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Street talk: Facebook helps towns engage with young people

A youth-friendly page on Facebook helps municipalities engage with young people. Where would you go to find young people and discover what they think about their town?


Ask any parent: teenagers are notoriously difficult to talk to. But in 2013, prior to local elections, Høje-Taastrup in Denmark tried out new ways to let them talk online.

“We launched a Facebook page specifically for young people at the time of the elections because we wanted to increase voter participation in this demographic,” explains Birgitte Städe, Communications Consultant in the town. “We reckoned that young people were more likely to say what they thought on Facebook than participating in traditional meetings.”

But you can’t just find all the young people and say: “Go on Facebook and tell us what you think.” Campaigns have to be far more engaging and interesting. So as part of the Opening Up project, the town’s Facebook team talked to local youth clubs, teenagers hanging around the town’s railway station and shopping mall, and young politicians.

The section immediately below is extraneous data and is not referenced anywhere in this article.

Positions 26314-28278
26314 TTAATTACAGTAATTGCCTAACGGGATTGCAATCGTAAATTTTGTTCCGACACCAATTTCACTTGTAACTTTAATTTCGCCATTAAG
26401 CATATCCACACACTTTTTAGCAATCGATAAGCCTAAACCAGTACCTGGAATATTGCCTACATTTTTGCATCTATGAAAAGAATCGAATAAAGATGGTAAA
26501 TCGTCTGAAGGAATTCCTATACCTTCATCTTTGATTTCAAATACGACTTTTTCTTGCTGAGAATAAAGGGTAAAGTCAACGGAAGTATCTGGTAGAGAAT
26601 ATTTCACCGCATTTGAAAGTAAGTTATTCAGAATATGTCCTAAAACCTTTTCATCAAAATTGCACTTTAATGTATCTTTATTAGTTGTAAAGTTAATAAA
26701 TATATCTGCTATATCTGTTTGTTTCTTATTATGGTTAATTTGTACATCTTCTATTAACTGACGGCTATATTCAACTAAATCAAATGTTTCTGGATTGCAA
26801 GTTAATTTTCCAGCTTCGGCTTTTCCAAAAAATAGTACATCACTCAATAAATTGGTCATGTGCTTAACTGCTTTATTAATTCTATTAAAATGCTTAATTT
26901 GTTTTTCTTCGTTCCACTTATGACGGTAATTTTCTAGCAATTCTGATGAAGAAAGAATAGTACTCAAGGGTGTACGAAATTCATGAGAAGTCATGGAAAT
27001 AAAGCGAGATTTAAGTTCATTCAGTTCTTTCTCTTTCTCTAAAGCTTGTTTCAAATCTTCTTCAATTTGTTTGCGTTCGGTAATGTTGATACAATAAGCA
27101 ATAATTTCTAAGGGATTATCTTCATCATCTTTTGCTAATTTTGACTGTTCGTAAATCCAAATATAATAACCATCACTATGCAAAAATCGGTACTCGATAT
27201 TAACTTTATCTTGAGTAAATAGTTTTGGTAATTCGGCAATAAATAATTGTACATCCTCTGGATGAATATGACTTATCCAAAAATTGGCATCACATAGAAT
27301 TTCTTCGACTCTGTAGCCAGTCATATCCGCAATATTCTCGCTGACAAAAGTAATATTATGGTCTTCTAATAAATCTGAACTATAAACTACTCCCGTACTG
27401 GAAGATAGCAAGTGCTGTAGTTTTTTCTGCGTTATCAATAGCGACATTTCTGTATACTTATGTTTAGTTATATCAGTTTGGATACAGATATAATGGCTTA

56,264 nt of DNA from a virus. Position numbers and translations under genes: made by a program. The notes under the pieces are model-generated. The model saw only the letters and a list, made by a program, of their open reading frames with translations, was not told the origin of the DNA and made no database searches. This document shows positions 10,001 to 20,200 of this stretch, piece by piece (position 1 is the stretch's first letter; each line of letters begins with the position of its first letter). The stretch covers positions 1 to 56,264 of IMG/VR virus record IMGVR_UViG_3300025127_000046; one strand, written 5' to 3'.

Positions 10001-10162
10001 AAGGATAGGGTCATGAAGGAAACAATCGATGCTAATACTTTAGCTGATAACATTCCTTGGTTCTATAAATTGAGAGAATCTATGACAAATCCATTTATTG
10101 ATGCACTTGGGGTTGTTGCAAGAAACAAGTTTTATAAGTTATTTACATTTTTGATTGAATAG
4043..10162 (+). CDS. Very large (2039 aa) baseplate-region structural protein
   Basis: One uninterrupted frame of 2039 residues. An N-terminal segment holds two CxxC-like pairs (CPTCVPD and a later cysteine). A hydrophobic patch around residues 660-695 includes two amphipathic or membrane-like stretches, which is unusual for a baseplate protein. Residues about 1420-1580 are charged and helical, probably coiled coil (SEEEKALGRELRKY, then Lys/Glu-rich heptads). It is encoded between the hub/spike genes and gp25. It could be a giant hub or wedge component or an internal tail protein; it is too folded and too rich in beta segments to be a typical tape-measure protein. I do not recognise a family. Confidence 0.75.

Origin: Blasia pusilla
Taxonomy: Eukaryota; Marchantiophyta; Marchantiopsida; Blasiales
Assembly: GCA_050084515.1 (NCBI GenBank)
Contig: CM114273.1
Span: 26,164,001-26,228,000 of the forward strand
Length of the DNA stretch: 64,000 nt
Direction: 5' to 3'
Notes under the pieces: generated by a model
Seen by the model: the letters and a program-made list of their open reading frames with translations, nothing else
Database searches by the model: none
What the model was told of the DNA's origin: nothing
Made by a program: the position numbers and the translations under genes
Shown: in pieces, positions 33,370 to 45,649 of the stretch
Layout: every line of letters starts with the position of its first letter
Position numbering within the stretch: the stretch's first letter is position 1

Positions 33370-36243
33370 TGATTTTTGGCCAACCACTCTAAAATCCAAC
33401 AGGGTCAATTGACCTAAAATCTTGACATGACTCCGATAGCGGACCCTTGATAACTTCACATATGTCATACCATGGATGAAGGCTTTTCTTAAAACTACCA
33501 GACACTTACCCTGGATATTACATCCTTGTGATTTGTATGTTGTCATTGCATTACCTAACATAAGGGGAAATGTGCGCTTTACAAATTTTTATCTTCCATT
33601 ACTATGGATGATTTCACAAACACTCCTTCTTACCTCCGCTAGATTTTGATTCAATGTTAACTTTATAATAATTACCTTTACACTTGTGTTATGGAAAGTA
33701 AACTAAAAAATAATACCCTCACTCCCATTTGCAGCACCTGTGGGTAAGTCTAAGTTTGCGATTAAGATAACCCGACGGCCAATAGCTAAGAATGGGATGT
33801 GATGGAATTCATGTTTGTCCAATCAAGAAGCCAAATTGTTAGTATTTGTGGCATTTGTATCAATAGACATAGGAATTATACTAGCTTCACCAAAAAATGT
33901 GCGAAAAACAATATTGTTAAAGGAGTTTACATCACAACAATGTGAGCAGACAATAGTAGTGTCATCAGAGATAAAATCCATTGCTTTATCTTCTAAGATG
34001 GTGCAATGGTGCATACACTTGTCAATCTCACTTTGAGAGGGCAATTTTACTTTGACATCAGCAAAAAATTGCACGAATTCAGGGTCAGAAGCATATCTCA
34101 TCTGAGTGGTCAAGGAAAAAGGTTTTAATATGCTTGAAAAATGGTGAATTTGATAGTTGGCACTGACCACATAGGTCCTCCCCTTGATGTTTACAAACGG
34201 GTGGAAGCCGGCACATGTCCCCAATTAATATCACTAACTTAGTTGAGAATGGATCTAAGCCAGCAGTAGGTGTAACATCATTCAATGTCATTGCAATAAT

One of the activities was a Facebook campaign: a selfie competition to show how young people “rule the city”.

“We wanted to reach these young people on their own terms,” explains Ms Städe, “not to talk down to them, or expect them to speak to us. We left them to it. Selfies are all the craze; letting these people show us the things and places that mattered the most to them helped to start dialogue with them. At the same time it allowed them to take pride in themselves and their city.”

Following the competition, the Facebook page has gained nearly 400 ‘likes’ and is now a channel for communication with younger people. One of the strategic priorities for the municipality is to encourage more young people to carry on in education; Facebook is helping to get this message across.

The Facebook page is one element of a four-year project called “Education for all” which aims to raise levels of education among young people in Høje-Taastrup.

“We wanted to reach young people on their own terms, not talk down to them.”

Summary of benefits

  • Young people feel comfortable to speak out on Facebook

  • Facebook is part of youth culture

  • Photos and selfies make it easy for young people to express themselves

  • A competition helps to build up a following

Next steps

Fancy Facebook? Analyse your municipality’s digital maturity and readiness for social media

Further reading

  • Guidelines for Facebook – Karlstad

  • Guidelines for Facebook - Groningen

Web links


Birgitte Städe, Communication Consultant, Høje-Taastrup Municipality, Denmark. Email:

Birgitte Städe has been leading the Opening Up project in Høje-Taastrup and has worked with colleagues to launch Høje-Taastrup on social media, primarily the municipality’s official Facebook-page.